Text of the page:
Jackson’s love for tennis continues to grow as she improves gamePublished 12:01am Friday, April 13, 2012
NATCHEZ — Whitney Jackson decided as a fifth grader that tennis was the sport for her, thanks in part to her dad and Duncan Park Tennis Director Henry Harris.newly
Elston Van Jackson had Whitney and her sister Brittany Jackson out playing tennis when they were young. Elston Van, who learned tennis himself from Harris, arranged for Whitney to learn the sport from Harris when Harris moved back in town while Whitney was in fifth grade.
Now a junior at Natchez High School, Whitney said Harris’ tutelage has gone a long way in her development as a tennis player.
“He’s really funny and makes it interesting,” Whitney said. “He teaches you discipline and how to get in shape.”
While Whitney said she has loved tennis ever since she started playing, her love for the game grew even more when she was forced to sit out for a year as a freshman because of scoliosis surgery.
“I traveled with the team, but I really didn’t want to be out there, because watching it made me miss it,” Whitney said. “It made me realize how much I liked the sport. When I got cleared, I spent all summer getting back into it.”
With the help of Harris, who Whitney refers to as Coach Hawk, Whitney said she has been able to get comfortable moving back and forth on the court again.
“He works with me on how to stretch out my back,” Whitney said. “He shows us a lot of support, and he does a lot for us. He’s also a very nice person to talk to about things other than tennis.”
Whitney said she also counts on support from her mixed doubles partner, Michael Cleveland. Since Whitney’s surgery, she said she has only been able to play mixed doubles, because she needs the help on the court.
“He cheers me on,” Whitney said. “He’s one of my biggest supporters. He jokes with me, saying stuff like, ‘I knew you could do it, Brokeback.’ He calls me that because of my surgery.”
Whitney said she enjoys Cleveland’s sarcastic means of support, even if other people might interpret it as Cleveland being mean to her.
“He’s a good encourager,” Whitney said. “He’s my backup (on the court). I have the net and he has the back.”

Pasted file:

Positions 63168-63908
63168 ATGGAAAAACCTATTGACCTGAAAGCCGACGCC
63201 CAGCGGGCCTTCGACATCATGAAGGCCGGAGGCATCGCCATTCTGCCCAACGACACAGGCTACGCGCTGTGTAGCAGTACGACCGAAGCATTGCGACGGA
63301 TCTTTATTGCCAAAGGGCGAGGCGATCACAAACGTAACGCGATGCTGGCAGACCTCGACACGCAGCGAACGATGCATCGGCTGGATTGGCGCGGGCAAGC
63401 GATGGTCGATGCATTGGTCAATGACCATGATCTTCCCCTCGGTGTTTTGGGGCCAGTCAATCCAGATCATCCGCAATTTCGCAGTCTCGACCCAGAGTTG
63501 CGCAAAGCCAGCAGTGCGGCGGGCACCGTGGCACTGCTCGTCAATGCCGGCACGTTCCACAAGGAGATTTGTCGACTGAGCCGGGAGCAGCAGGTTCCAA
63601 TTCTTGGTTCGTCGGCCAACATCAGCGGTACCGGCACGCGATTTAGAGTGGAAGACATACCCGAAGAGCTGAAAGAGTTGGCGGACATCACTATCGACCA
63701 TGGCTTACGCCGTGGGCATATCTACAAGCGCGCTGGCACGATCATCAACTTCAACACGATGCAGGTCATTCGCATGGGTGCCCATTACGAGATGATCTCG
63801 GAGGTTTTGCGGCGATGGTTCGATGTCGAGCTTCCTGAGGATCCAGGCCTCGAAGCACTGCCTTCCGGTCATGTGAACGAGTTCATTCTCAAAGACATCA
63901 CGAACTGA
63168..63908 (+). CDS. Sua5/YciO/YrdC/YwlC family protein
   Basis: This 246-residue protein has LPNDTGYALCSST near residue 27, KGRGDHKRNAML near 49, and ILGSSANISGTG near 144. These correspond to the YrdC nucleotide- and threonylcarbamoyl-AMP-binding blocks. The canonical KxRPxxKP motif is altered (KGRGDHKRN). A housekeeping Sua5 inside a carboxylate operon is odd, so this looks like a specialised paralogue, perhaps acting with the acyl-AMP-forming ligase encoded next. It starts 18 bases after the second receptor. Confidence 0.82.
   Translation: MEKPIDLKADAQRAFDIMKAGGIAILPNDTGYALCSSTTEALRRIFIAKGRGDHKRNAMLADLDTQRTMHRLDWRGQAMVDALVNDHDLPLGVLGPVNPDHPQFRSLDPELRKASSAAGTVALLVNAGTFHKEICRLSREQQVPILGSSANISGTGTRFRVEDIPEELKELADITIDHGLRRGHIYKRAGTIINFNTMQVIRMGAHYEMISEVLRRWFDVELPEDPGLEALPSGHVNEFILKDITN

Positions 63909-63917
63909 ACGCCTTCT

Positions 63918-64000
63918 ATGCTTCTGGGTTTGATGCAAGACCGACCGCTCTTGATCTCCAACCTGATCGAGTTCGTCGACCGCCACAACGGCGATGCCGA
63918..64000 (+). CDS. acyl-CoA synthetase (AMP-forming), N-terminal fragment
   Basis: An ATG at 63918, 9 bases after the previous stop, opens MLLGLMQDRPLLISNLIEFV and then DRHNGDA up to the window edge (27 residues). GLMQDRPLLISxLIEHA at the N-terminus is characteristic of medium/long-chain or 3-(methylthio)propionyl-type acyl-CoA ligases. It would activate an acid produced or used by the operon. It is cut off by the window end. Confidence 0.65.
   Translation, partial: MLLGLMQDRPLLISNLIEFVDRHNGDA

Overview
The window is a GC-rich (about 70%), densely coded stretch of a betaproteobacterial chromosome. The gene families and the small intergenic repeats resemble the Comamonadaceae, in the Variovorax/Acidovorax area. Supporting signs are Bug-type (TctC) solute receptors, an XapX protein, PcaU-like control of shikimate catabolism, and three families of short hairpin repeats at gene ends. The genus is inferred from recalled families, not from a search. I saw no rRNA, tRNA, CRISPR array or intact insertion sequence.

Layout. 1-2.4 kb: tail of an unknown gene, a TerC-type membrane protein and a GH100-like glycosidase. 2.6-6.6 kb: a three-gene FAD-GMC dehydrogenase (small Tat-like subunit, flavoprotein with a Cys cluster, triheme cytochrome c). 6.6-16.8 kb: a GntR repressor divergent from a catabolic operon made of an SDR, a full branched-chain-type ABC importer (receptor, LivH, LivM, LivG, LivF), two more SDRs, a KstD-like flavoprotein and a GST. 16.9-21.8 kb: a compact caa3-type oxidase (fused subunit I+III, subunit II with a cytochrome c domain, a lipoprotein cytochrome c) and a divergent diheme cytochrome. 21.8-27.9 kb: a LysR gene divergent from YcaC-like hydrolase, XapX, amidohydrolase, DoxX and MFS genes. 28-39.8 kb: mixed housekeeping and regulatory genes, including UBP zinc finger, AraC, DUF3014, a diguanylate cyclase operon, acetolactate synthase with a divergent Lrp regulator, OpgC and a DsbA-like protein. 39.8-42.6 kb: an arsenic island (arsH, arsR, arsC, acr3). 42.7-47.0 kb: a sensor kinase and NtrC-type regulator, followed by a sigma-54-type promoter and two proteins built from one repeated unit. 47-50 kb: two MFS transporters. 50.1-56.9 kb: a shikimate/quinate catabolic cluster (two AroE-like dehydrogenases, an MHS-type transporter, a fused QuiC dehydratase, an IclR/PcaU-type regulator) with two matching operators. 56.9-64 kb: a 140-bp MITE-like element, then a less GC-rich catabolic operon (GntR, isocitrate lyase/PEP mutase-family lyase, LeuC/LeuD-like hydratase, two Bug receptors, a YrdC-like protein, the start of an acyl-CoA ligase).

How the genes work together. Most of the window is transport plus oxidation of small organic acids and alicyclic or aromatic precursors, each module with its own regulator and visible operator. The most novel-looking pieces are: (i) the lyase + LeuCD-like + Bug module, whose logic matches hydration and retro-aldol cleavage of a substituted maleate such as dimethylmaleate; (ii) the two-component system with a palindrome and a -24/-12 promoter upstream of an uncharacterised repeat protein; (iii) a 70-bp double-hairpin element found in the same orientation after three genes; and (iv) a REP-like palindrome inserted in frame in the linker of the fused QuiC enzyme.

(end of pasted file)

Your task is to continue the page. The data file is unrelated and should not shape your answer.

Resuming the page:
Cleveland said he and Whitney argue a lot on the court, but that’s just how they communicate.
“We still get along a lot better than the other teams get along with each other,” Cleveland said. “We get along even when we’re losing — which is not often.”
Cleveland said Whitney is a good player because of her determination and focus, and because she started playing early in life. Cleveland also said they argue so much on the court that it’s hard to remember what they’re specifically arguing about, but he does remember one recent off-the-court issue.
“Just the other day, we rode to the courts together, and she acted like she wasn’t going to let me in the car,” Cleveland said. “That just upset me.”
When she first started playing, Whitney said she was surprised to see there was so much more to the sport than just hitting the ball.
“Coach Hawk taught me the different grips, techniques, forms and positioning on the court,” Whitney said. “It’s more a mental game than it is a physical game.”
Whitney said her strengths as a player are her volleys at the net, her forehands at the baseline and her determination and effort. She said determination and effort make a big difference in drowning out outside noise.
“When you’re down against someone and their teammates are cheering them on, you just can’t focus on those distractions and let people get to you,” Whitney said.